Welcome to ARI's Student Prize page!
Started in 2020, the competition provides an opportunity for young, up-and-coming voices to write about a variety of topics relevant to the MENA region in line with ARI's Areas of Work.
What policy reforms and/or policy alternatives should be articulated to counter the Arab region's chronic youth unemployment?
The Arab region is well-known for its labor market deficits. The prevalence of rentier economic models and political instability have resulted in limited sustainable and inclusive job creation. Youth, in particular, suffer from low labor force participation and high unemployment rates in most Arab countries. The proportion of youth in total unemployment in the region is more than twice the regional unemployment rate, exceeding 40% in countries like Lebanon, Tunisia, Libya, ad Palestine (ILO, 2022). These figures are higher than the global average and are largely determined by recent social upheavals, internal crises, and external shocks such as the COVID-19 pandemic and the war in Ukraine. Youth in the Arab region are also affected by the issue of skills mismatch and the need for complementary education to offset it (e.g. extra and often private courses in English, IT, etc.), which keeps many of them not just out of work but also out of education or training (i.e. NEETs). Arab States are hardly doing anything to improve young people's economic inclusion, benefit from their productivity, and allow them to thrive as active members of society. What policies should be prioritized to solve the long-standing youth unemployment crisis in your country or in a number of national contexts in the region?
In a policy op-ed of approximately 1,500 words, please answer the question above.
All essays are due by 7 May 2023 and should be sent to the address: firstname.lastname@example.org with the subject line “Student Essay Contest.”
Please refer to the style guidelines below to write a strong submission.
Essays will be judged by a panel on the strength and relevance of argumentation. The winning essay will be published in English, Arabic, and French on Arab Reform Initiative’s website and will receive a prize of 500 USD.
Anyone currently enrolled in an undergraduate or graduate programme is eligible to participate. Essays can be submitted in English, Arabic, or French. Essays should be in the form of a policy-oriented op-ed (see below).
Policy-oriented op-eds aim to provide concrete steps towards dealing with a specific problem. Due to their short nature, flowery language should be avoided, and only brief context should be given for the situation.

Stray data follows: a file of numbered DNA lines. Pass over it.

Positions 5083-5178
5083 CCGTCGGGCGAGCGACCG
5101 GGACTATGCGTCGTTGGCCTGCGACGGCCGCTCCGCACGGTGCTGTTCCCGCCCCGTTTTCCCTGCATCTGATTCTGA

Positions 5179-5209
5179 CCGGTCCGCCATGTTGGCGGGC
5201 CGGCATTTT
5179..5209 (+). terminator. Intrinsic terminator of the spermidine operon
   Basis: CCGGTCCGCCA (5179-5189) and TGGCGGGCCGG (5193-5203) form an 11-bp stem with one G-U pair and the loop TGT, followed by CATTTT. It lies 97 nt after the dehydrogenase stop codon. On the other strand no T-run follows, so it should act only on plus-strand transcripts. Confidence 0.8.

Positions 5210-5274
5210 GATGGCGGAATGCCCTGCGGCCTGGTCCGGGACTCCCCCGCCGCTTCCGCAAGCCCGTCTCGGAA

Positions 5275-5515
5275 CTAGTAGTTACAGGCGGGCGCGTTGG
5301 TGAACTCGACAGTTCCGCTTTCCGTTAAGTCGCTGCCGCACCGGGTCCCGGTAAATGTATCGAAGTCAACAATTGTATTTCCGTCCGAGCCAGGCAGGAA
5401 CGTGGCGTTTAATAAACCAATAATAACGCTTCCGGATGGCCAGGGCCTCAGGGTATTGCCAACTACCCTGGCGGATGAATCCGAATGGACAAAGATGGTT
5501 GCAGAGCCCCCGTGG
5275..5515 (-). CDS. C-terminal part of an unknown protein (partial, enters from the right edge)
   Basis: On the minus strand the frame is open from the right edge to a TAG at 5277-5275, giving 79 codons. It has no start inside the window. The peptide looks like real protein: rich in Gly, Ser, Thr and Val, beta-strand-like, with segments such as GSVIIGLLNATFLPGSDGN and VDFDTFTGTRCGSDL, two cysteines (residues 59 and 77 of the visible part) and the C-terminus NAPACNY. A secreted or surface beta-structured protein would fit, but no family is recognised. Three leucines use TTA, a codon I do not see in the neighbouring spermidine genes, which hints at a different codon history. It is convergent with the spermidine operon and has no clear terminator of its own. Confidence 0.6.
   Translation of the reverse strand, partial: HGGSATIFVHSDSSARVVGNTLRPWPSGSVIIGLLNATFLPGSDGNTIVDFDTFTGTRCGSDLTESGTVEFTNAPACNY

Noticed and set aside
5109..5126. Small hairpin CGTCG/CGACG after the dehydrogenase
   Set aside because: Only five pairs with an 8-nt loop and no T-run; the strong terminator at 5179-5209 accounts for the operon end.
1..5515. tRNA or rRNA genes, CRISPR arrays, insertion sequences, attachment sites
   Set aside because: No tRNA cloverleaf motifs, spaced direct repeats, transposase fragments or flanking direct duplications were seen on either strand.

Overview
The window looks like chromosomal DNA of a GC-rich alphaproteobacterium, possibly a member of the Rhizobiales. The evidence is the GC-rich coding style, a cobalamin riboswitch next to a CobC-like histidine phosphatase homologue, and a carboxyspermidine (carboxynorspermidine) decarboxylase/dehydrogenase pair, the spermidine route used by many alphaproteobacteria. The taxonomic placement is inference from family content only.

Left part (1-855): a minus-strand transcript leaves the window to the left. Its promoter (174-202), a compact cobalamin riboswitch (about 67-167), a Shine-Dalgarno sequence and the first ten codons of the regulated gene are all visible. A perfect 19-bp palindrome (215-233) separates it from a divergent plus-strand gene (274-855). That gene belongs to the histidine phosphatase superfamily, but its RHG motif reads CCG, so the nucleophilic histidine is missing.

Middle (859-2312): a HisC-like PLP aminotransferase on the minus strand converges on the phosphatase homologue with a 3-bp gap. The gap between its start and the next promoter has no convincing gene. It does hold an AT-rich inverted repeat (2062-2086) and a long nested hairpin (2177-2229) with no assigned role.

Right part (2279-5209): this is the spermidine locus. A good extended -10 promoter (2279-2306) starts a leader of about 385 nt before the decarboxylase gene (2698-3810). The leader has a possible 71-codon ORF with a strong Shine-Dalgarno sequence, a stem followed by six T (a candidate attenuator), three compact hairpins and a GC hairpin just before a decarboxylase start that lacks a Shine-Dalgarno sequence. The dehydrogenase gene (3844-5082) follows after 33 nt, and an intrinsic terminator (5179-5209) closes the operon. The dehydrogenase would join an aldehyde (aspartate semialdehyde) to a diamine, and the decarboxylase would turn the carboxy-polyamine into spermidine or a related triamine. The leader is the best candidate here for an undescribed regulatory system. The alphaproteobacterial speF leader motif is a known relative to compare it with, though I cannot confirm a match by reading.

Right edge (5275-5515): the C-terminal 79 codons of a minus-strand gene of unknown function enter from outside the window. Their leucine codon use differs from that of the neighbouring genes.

We are looking for a policy-oriented op-ed that addresses a very specific topic or problem, mostly an established situation that can be analysed. The best essays would include a strong analysis of a case study as well as a good discussion of how different social movements can overcome social divisions when lobbying for feminist policies. Authors should use short sentences, should avoid technical or scientific language, and should focus on writing a clear and easy-to-follow argument.
The components of a policy-oriented op-ed include:
- The lead, which outlines succinctly the problem and the conclusion or recommendations. The length of the lead should not exceed 1-2 paragraphs. An excellent lead is one which goes straight to the core of the problem and summarises your main recommendation or approach.
- The body of the paper, which provides the proof of the author’s argument, based on evidence and on facts which are based upon research. Don’t use footnotes, favour hyperlinks. Include reference to a source in the text itself.
- The policy recommendations, which must be precise, realistic, and actionable. Suggest ways to address the issue/problem you have identified. Try to provide examples to back them up.
- Don’t hesitate to develop your own voice and use analogies, anecdotes, or unique examples to illustrate your points and add some colour to your piece.
Winner for 2021: Rory Quick on "How can activists best advance environmental reforms in MENA?"
Winner for 2020: Amine al-Sharif on "How can diasporas support democratic transitions in the Arab world?"